A topographical approach was developed to sculpt the land and to integrate the architecture with nature…concrete structures and garden slabs bind into the topography and others subtly stand out through a mesh of wood in the landscape, created through a succession of structural frames. Click here to read more!
As a form of tribute, ‘Casa del Viento’ faces north to the Tepozteco to fill every interior space with a 180-degree view of a rock formation that changes personality as the sun journeys the sky. Each room wraps the inhabitant in the landscape itself, from which, with his own presence becomes the new sculptor. Click here to read more!
In his beguiling photo series “Sitting on the Wall: Haikou V,” Chinese artist Weng Fen captures young women and new cities on the precipice of change. The backs of the young women face us, giving no hint of a personal identity, save for their slightly varied school uniforms. Meanwhile, the booming new buildings dominate the background, their postmodern facades signifying an increase of investment and oncoming changes throughout Chinese cities. Read more!
Anyone who’s traveled to popular touristic sites knows the feeling of being caught in the crossfire of countless camera lenses—the annoyed (and annoying) jockeying to capture the perfect shot…which in most cases looks exactly like everyone else’s. When we stumbled across Richard Silver’s photographs of iconic monuments, we were shocked—caught in the same tourist hustle, Silver manages to give us a new perspective on famous landmarks we didn’t think possible. Read more!
Dutch photographer Iwan Baan has been at the forefront of architectural photography since 2005, when he documented both OMA’s CCTV tower and Herzog and de Meuron’s Olympic Stadium in Beijing. Honored with the Architizer A+ Relevance Award, presented by New Museum director Lisa Phillips, Iwan Baan is among the most talented architectural photographers working today. His art lies not only in capturing the building as an object, or in mastering composition, but also in capturing the urban context and human life both within and beyond his subjects’ walls. Read more!
"The place, a lot with a fine view located in the Bisenzio river’s valley; the landscape is a sequence of wooded areas, fields, olive-groves. The land is articulated through terraces with stone walls. The project is a silent insertion inside this landscape." Click through to read more!
Ah, the Roaring Twenties, that decadent period when people tossed tradition out the window and really started living it up. Opulent parties, smokey jazz clubs, subterranean speakeasies—if only we could have been there! Tomorrow, the latest film adaptation of F. Scott Fitzgerald’s The Great Gatsby, set in 1922, debuts in theaters. To celebrate, we’ve rounded up 15 magnificent examples of Art Deco design around the globe. Click through to see them all!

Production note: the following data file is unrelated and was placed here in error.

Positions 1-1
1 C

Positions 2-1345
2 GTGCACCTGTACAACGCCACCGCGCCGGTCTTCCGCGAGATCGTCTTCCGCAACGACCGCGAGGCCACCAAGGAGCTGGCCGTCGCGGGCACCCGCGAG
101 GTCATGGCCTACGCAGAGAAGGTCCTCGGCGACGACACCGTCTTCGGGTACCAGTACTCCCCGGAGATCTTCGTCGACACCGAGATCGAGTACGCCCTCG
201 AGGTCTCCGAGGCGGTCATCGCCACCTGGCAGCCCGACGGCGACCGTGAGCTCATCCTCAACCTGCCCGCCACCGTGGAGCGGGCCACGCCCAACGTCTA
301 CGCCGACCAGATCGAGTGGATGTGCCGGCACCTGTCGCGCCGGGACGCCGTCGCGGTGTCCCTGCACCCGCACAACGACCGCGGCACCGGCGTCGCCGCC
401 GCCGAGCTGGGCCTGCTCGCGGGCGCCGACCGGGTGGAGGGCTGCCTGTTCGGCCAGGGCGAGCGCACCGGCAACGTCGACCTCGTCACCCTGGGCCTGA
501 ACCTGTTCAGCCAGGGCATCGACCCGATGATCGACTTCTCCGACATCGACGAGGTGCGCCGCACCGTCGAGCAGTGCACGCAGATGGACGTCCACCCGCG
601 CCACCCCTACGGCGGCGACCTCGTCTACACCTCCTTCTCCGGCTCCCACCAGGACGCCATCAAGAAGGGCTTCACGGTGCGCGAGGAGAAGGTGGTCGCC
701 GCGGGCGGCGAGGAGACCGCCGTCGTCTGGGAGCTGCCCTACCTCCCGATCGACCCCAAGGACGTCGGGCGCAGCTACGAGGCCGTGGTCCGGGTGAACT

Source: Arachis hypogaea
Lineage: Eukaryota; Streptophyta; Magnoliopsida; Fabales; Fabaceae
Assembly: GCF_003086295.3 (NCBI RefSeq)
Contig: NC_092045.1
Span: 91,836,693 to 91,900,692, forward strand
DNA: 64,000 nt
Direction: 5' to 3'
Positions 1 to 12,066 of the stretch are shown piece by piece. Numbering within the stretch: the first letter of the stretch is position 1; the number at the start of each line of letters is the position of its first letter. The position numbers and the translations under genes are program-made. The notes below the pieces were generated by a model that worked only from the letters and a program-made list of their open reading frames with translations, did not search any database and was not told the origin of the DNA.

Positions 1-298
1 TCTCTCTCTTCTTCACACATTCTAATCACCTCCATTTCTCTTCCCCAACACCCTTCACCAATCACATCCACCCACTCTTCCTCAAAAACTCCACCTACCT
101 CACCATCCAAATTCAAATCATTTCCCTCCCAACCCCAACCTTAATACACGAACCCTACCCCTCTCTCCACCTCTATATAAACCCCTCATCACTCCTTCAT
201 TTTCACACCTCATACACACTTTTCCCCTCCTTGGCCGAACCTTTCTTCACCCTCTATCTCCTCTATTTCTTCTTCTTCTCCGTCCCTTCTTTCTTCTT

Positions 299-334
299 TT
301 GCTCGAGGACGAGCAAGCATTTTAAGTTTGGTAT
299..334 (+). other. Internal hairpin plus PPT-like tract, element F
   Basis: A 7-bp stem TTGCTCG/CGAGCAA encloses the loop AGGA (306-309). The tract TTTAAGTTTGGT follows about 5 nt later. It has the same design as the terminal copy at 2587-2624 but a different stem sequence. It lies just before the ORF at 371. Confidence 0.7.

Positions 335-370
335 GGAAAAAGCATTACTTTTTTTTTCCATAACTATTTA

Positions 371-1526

Barrow Cabins, a photo series by Seattle-based photographer Eirik Johnson, depicts homebuilt Alaskan hunting cabins during the seasonal extremes far above the Arctic Circle. Built by the native Iñupiat people, the hunting cabins are vernacular shelters built of cast-off and found materials, used for only part of the year. The result: immaculate, paired images of vernacular structures amid the Arctic’s climactic extremes. Click through to see the photos!
"A single folded plane serves as a continuous structure and envelope between natural and artificial, where floors, walls and ceilings form a unit, develops a housing program, with high space utilization, ventilated, illuminated and free of distracting elements that seek to create a moment of comfort and tranquility in the user, with each space integrating nature through their doors, windows, wherein the cover as the final element of the plane that cast a shadow in the house and essential part of its function of covering the outside stairs, makes its own proportions and becomes a sculptural element." Read More!
For this week’s Guess the Building post, Architizer is headed to China! While we constantly find ourselves covering major projects by Western architects that have flocked to the Far East to build (Steven Holl, Coop Himmelb(l)au, PES-Architects to name a few), this set of fashion photos features the amazing work of a local architect with an international reputation! Think you’ve seen that gorgeous striated masonry before? Can you name the building? Tell us in the comments section below.
Think you’re seeing double? Think again! These absolutely breathtaking photographs, seen on scene360 and illusion, show the stunning mirrored effect that happens when a panoramic cityscape sits on a body of water. Taken by various photographers, each image shows a unique skyline at different times of day, and captures the character of each city in its natural setting and inverse. Click through to see them all!